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In Sakurai's 'Modern Quantum Mechanics', he defines the infinitesimal translation operator as:

$\mathcal{J}(d\mathbf{x}')=1-i\mathbf{K}\cdot d\mathbf{x}'$,

and then he goes on to prove this satisfies some properties the translation operator should have, e.g.:

$\mathcal{J}(d\mathbf{x}')\mathcal{J}(d\mathbf{x}'')=(1-i\mathbf{K}\cdot d\mathbf{x}')(1-i\mathbf{K}\cdot d\mathbf{x}'')\simeq 1-i\mathbf{K}\cdot(d\mathbf{x}'+d\mathbf{x}'')$,

ignoring $(d\mathbf{x}')^2$ terms. What is the significance of this approximation? (Is it an approximation to ignore squared infinitesimals?) Isn't there another operator that satisfies these properties exactly?

I found somewhere else they defined the infinitesimal translation operator as

$\mathcal{J}(\delta \mathbf{x})= 1-i\hbar\mathbf{p}\cdot\delta\mathbf{x}+...$

I'm not sure what is after the ellipsis but I'm guessing $\mathcal{J}(\delta \mathbf{x})= \sum_n(-i\hbar\mathbf{p}\cdot\delta\mathbf{x})^n$? Would this satisfy the properties, and also for example the fact that $p_x=-i\hbar\frac{\partial}{\partial x}$ in position space?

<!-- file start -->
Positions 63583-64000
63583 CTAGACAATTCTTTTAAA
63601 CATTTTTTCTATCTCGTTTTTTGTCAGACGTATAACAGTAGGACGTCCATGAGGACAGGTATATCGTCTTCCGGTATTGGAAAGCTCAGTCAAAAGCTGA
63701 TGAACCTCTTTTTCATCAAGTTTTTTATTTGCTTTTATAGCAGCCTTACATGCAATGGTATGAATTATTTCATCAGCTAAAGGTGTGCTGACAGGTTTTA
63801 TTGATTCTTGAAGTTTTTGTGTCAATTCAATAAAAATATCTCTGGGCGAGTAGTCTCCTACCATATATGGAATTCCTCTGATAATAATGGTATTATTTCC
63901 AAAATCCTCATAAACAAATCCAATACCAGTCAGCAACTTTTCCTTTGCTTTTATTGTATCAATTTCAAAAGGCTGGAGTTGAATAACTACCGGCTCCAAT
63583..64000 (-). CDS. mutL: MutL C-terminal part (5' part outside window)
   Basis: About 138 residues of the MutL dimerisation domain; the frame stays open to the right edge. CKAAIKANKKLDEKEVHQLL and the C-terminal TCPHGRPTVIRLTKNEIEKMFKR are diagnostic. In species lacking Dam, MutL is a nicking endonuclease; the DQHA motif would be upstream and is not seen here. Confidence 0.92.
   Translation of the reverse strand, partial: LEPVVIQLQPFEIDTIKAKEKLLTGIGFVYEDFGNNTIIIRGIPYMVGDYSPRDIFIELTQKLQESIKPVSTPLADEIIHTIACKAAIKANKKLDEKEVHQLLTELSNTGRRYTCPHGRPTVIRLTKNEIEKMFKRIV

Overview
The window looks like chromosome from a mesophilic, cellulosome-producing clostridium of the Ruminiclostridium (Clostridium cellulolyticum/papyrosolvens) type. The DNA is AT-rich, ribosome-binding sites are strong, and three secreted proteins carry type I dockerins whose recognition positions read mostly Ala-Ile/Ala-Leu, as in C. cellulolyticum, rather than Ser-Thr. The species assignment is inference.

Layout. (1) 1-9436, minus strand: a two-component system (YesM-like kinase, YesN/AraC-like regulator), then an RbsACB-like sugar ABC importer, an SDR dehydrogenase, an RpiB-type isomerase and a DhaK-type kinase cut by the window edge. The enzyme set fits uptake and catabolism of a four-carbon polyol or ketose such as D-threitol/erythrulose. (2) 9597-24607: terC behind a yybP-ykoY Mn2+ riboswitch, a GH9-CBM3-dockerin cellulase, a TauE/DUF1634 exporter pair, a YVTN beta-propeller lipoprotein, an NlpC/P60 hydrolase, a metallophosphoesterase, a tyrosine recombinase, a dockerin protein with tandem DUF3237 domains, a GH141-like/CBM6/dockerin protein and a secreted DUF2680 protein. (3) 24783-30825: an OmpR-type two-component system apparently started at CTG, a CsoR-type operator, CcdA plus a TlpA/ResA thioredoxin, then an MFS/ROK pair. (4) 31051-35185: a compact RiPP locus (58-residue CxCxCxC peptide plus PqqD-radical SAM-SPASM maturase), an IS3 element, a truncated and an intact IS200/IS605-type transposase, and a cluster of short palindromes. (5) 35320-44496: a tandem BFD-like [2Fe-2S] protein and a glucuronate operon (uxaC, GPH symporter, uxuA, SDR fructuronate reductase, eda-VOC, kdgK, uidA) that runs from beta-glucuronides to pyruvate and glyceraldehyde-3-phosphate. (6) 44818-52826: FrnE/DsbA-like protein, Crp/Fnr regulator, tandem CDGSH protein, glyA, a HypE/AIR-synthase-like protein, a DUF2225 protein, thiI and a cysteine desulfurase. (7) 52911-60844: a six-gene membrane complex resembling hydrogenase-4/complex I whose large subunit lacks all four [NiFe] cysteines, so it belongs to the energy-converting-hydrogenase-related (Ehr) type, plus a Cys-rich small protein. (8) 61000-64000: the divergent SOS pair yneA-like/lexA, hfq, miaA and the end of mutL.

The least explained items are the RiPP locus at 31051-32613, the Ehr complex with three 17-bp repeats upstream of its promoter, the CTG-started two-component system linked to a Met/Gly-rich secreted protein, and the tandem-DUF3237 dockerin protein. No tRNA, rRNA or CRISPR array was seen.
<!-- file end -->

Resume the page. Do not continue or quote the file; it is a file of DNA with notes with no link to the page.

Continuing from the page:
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    $\begingroup$ I suspect that Sakurai will answer at least the second half of this question if you keep reading $\endgroup$ – By Symmetry Aug 21 at 13:51
  • $\begingroup$ Does the answer do it? $\endgroup$ – Cosmas Zachos Oct 22 at 15:56
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This is physics speak for the elementary calculus of Lagrange's shift operator effecting Lie-group motion in one dimension, $$ {\cal J}(a) = e^{a\partial_x}. $$ you may readily verify that $$ {\cal J}(a) ~ f(x)= f(x+a) = \sum_{n=0}^\infty \frac{a^n}{n!} f^{(n)}(x) = e^{a\partial_x} f(x) ~, $$ the Taylor expansion around x.

It is evident the group is Abelian, and successive translations involve addition of shifts. The coefficient of a "small" Lie group motion motion around the identity (a=0) is the Lie algebra element $-i{\mathbf K}$; this is the significance of chucking away higher powers of a.

To apply this to QM, exponentiate your momentum ("Lie's 3rd theorem": generating the group), $$ {\cal J}(\delta x ) = e^{\delta x ~\partial_x} = e^{\delta x ~ i\hat p/\hbar}, $$ so you know exactly what the missing terms are: they have the factorials of the order of the term in their denominator. (You have also upended the prefactors of $\hat p$ in your mis-scaled expression...)

Since translations in different directions commute, you may multiplex this to arbitrarily dimensioned space, as you do, a red herring here.

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